Striping Across Four Storage Nodes With GlusterFS On Fedora 12
This tutorial shows how to do data striping (segmentation of logically sequential data, such as a single file, so that segments can be assigned to multiple physical devices in a round-robin fashion and thus written concurrently) across four single storage servers (running Fedora 12) with GlusterFS. The client system (Fedora 12 as well) will be able to access the storage as if it was a local filesystem. GlusterFS is a clustered file-system capable of scaling to several peta-bytes. It aggregates various storage bricks over Infiniband RDMA or TCP/IP interconnect into one large parallel network file system. Storage bricks can be made of any commodity hardware such as x86_64 servers with SATA-II RAID and Infiniband HBA.
Please note that this kind of storage doesn't provide any high-availability/fault tolerance features, as would be the case with replicated storage.
I do not issue any guarantee that this will work for you!
1 Preliminary Note
In this tutorial I use five systems, four servers and a client:
- server1.example.com: IP address 192.168.0.100 (server)
- server2.example.com: IP address 192.168.0.101 (server)
- server3.example.com: IP address 192.168.0.102 (server)
- server4.example.com: IP address 192.168.0.103 (server)
- client1.example.com: IP address 192.168.0.104 (client)
All five systems should be able to resolve the other systems' hostnames. If this cannot be done through DNS, you should edit the /etc/hosts file so that it contains the following lines on all five systems:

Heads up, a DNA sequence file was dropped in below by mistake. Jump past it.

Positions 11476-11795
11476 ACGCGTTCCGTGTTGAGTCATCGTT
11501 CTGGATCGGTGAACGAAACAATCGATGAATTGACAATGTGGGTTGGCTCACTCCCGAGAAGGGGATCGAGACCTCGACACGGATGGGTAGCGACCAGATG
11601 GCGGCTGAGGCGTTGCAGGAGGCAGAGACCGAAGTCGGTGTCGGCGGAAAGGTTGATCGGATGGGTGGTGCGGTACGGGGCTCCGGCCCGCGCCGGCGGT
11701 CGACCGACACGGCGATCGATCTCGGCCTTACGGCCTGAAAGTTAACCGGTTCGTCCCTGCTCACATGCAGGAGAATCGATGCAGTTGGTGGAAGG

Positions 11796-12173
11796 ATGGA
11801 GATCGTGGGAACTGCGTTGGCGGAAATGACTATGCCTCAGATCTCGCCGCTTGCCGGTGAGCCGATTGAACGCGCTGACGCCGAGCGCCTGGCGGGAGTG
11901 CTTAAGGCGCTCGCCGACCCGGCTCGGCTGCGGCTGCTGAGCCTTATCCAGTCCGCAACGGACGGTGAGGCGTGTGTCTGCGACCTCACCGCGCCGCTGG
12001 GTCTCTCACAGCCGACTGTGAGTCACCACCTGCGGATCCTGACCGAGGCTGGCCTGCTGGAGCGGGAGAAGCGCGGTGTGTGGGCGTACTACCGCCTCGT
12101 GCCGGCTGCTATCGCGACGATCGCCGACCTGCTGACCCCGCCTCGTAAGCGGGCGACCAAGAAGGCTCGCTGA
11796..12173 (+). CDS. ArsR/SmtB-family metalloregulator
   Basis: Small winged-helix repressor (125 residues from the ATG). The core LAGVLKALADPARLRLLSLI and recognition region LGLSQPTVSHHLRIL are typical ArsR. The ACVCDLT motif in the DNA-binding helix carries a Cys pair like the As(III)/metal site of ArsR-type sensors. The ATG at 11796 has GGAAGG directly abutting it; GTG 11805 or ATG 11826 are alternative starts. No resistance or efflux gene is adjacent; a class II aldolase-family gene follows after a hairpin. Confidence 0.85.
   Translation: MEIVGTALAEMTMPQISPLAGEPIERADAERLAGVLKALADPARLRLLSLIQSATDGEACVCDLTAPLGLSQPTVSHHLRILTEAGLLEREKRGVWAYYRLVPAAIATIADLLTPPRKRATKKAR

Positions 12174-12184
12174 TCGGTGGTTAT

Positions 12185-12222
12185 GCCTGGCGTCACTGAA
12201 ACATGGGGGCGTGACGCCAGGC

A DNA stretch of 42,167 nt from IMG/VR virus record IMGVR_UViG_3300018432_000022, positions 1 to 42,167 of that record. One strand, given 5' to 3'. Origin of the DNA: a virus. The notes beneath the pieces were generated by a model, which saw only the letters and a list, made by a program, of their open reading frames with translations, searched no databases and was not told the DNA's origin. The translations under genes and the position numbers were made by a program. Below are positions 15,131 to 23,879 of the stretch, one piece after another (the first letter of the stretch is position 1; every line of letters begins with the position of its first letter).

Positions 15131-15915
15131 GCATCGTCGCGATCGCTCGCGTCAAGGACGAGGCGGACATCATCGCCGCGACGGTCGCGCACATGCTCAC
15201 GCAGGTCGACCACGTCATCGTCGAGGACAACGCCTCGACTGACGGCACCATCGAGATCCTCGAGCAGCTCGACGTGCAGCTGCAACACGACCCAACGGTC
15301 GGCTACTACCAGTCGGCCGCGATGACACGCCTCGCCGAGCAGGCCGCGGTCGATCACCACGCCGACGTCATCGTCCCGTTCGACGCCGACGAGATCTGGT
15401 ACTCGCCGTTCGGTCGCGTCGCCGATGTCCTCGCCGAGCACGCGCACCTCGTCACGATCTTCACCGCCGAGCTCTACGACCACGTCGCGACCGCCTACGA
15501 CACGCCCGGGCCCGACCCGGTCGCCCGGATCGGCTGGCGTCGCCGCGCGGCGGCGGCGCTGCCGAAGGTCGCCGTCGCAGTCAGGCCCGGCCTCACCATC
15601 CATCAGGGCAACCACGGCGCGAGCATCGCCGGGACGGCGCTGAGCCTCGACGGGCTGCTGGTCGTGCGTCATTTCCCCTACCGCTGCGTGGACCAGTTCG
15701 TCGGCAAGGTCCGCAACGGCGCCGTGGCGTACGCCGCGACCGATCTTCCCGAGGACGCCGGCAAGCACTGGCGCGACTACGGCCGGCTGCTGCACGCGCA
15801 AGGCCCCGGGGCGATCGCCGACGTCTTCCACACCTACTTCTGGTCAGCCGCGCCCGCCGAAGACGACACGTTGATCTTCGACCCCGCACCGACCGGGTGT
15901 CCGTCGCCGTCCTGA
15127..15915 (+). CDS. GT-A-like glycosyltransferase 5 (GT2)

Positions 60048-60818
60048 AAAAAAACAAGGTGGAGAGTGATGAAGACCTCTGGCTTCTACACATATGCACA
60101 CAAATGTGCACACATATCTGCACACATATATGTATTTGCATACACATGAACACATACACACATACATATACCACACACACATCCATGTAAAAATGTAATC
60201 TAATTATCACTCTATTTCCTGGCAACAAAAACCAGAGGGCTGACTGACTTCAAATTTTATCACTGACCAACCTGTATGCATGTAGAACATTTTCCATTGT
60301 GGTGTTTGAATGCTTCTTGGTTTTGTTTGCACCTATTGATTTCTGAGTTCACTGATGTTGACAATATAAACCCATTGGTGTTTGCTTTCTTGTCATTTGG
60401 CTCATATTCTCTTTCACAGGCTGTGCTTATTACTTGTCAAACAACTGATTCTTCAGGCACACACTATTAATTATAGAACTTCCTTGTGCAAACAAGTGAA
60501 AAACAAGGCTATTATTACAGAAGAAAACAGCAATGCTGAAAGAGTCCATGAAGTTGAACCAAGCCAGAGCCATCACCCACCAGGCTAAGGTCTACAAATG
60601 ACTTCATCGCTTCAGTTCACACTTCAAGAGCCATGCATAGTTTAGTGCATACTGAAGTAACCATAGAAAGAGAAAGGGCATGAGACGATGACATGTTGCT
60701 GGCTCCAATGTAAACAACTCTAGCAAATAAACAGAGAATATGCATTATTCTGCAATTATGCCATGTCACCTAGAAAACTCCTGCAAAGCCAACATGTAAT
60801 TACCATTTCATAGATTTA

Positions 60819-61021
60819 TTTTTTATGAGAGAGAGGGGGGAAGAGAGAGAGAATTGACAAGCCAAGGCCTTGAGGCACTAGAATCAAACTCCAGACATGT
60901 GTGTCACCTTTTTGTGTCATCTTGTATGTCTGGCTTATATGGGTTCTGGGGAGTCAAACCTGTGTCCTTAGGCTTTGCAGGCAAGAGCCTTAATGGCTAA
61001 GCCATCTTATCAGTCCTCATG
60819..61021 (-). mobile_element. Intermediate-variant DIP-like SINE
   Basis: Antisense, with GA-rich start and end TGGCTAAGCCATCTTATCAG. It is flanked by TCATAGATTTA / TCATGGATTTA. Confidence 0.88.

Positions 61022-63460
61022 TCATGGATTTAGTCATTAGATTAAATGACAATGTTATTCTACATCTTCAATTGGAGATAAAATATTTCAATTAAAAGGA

[...] 192.168.0.100 server1.example.com server1 192.168.0.101 server2.example.com server2 192.168.0.102 server3.example.com server3 192.168.0.103 server4.example.com server4 192.168.0.104 client1.example.com client1 [...]
(It is also possible to use IP addresses instead of hostnames in the following setup. If you prefer to use IP addresses, you don't have to care about whether the hostnames can be resolved or not.)
2 Setting Up The GlusterFS Servers
The GlusterFS server is available as a package for Fedora 12, therefore we can install it as follows:
yum install glusterfs-server
should now show the GlusterFS version that you've just installed (2.0.9 in this case):
[root@server1 ~]# glusterfs --version
glusterfs 2.0.9 built on Jan 3 2010 00:12:49
Repository revision: v2.0.9
Copyright (c) 2006-2009 Gluster Inc. <http://www.gluster.com>
GlusterFS comes with ABSOLUTELY NO WARRANTY.
You may redistribute copies of GlusterFS under the terms of the GNU General Public License.
Next we create a few directories:
Now we create the GlusterFS server configuration file /etc/glusterfs/glusterfsd.vol (we make a backup of the original /etc/glusterfs/glusterfsd.vol file first) which defines which directory will be exported (/data/export) and what client is allowed to connect (192.168.0.101 = client1.example.com):
cp /etc/glusterfs/glusterfsd.vol /etc/glusterfs/glusterfsd.vol_orig
cat /dev/null > /etc/glusterfs/glusterfsd.vol
volume posix type storage/posix option directory /data/export end-volume volume locks type features/locks subvolumes posix end-volume volume brick type performance/io-threads option thread-count 8 subvolumes locks end-volume volume server type protocol/server option transport-type tcp/server option auth.addr.brick.allow 192.168.0.104 subvolumes brick end-volume
Please note that it is possible to use wildcards for the IP addresses (like 192.168.*) and that you can specify multiple IP addresses separated by comma (e.g. 192.168.0.104,192.168.0.105).
Afterwards we create the system startup links for the GlusterFS server and start it:
chkconfig --levels 35 glusterfsd on